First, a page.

“We don’t want to go back to what was, because what was wasn’t representative of who we are,” Bonner said.

 

To keep making diversity, equity and inclusion an organic part of our lives, Bonner says we need to normalize conversations surrounding race. These conversations are less likely to happen because of demographics in Kalamazoo, and the nation as a whole. White people are the majority of the population in Kalamazoo, with Black people making up 20 percent of residents, according to the US Census Bureau. 

 

“When the majority is comfortable, it is not organic for them to consider the uncomfortableness of another group,” Bonner said.

 

Since white residents make up the majority in Kalamazoo, it is important for them to keep the conversation going. To do this, Bonner says they have to get past a barrier of being uncomfortable that can halt progress in its tracks, and may keep white people from participating. 

 

“People are going to be uncomfortable, and that's okay; we as Black people have been uncomfortable all our lives,” Bonner said.

 

Bonner stresses the importance of having white allies to drive conversations on race, but says it is important to know how to act as an ally.

 

“I don’t need a savior, I don’t need you to come rescue me. I need someone who will work with me.”

 

In 2020, Kalamazoo City leaders and many staff members completed an ERACCE (Eliminating Racism and Creating/Celebrating Equity) introduction to systemic racism training. Normalizing conversations about race is still a work in progress, but Bonner is thankful that 2020 made the conversation a little easier

 

Riding on the Shoulders of History

 

Before taking on a leadership role in diversity, equity and inclusion for the City of Kalamazoo, Bonner had a plan, which would eventually lead to hard conversations about race. She certainly didn’t expect to dive into these conversations so soon after entering the position. After George Floyd’s murder, those conversations couldn’t wait. 

 

Conversations surrounding race take place during meetings. Bonner often finds herself saying things like, “that doesn’t sound right,” or, “this is what that means to me, as a Black woman,” in response to colleagues, who continue to be receptive to her feedback.  

 

Bonner has become comfortable being raw and honest in this capacity, but it took her some time to get there.

 

“The first time I said something to someone, I went home and I was really uncomfortable because in other employment situations I would have been fired for that,” Bonner said. 

 

It can be conflicting to work in a government system that viewed her ancestors as property rather than people, and spent years actively trying to take away her rights and opportunities, Bonner says.  Especially since racism may still be a structural part of the institution that employs her. 

 

“American government was built on racism, and we inherited that,” Bonner said. 

 

Despite the emotional toll of these implications, Bonner says her participation in city government is building off of history; a history of civil rights leaders like Martin Luther King who cleared the way for change. Bonner is humbled thinking about the work and struggle that brought her to where she is today.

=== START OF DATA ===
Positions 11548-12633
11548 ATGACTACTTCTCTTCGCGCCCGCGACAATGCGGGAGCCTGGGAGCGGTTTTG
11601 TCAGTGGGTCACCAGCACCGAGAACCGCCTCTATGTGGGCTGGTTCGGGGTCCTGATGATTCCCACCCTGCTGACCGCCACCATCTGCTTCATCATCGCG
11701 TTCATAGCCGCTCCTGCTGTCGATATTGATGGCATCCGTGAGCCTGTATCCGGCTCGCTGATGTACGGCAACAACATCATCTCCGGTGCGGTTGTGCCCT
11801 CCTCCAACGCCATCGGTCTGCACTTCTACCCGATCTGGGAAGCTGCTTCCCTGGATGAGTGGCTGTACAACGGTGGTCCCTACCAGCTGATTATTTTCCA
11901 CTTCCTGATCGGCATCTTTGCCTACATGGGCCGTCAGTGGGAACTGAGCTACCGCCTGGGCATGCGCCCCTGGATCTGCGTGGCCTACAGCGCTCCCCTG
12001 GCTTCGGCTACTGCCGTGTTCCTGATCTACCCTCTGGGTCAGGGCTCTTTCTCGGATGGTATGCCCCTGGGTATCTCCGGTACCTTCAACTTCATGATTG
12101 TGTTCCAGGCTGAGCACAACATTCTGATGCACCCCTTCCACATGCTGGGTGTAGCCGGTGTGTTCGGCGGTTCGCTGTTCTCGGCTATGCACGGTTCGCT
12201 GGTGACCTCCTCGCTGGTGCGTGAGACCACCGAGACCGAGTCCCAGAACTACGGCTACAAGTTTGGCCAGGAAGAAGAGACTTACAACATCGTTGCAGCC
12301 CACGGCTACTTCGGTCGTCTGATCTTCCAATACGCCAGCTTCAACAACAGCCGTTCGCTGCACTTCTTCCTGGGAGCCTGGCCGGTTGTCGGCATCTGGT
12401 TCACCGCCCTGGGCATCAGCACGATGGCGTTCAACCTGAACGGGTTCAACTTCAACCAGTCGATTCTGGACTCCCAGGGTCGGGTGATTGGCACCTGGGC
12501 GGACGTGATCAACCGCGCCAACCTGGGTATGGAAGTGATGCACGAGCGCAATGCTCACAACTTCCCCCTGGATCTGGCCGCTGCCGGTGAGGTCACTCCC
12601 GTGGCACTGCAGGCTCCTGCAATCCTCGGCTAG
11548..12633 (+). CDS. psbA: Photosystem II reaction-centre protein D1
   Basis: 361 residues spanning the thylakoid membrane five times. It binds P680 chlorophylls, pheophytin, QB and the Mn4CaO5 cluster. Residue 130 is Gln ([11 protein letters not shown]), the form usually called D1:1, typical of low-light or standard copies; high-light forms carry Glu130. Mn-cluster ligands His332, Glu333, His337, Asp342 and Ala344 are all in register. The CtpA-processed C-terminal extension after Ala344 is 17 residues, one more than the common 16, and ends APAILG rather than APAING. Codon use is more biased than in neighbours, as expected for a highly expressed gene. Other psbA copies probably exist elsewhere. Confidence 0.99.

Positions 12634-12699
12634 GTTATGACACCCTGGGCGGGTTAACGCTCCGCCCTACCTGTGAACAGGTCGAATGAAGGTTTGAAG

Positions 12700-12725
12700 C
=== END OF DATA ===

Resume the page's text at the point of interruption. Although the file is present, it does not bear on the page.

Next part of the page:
“People don’t think the civil rights era worked, but there would not be a seat, and I wouldn’t be sitting in that seat, if the struggle did not have an impact,” Bonner said.

 

2020 was another step in our path to social equity. Though the year will be remembered by many as a dark moment in our nation’s history, it shined a light on racial disparities which had been long ignored by those with enough privilege not to notice. Bonner appreciates the year for allowing her to say things she would have never been able to say as she did.

 

“This is pretty cool, and pretty scary, because you still don’t know how far you can go. How honest you can be,” Bonner said.

 

Bonner calls her position not a job, but a calling. She was surprised in herself to find such raw passion for her work.

 

“It's interesting to be the Black person doing this work, and you're the Black person that it's happening to, all at the same time,” Bonner said.

 

It's impossible to separate herself from her work, because in so many ways her life is her work. She cannot craft policy and tackle systematic racism in Kalamazoo without remembering how it has affected her life and her family in the past and present. She can’t help but think of her granddaughter, and hope that she won’t know those same experiences in the future. 

 

It is not surprising that Bonner works with tenacity to create transformational change in Kalamazoo, something that feels more possible with the support of her colleagues. Bonner says she often receives calls of encouragement from her fellow city leaders, and offers to help in whatever way they can. Support from fellow city leaders is hope that Bonner may see her goal of normalizing conversions around race realized. 

 

This work is no sprint, Bonner says, but a journey. It has been a long time getting to where we are now, and there are still many miles left to go. During her first year as Director of Diversity, Equity and Inclusion, Bonner has learned to pace herself for the long road ahead.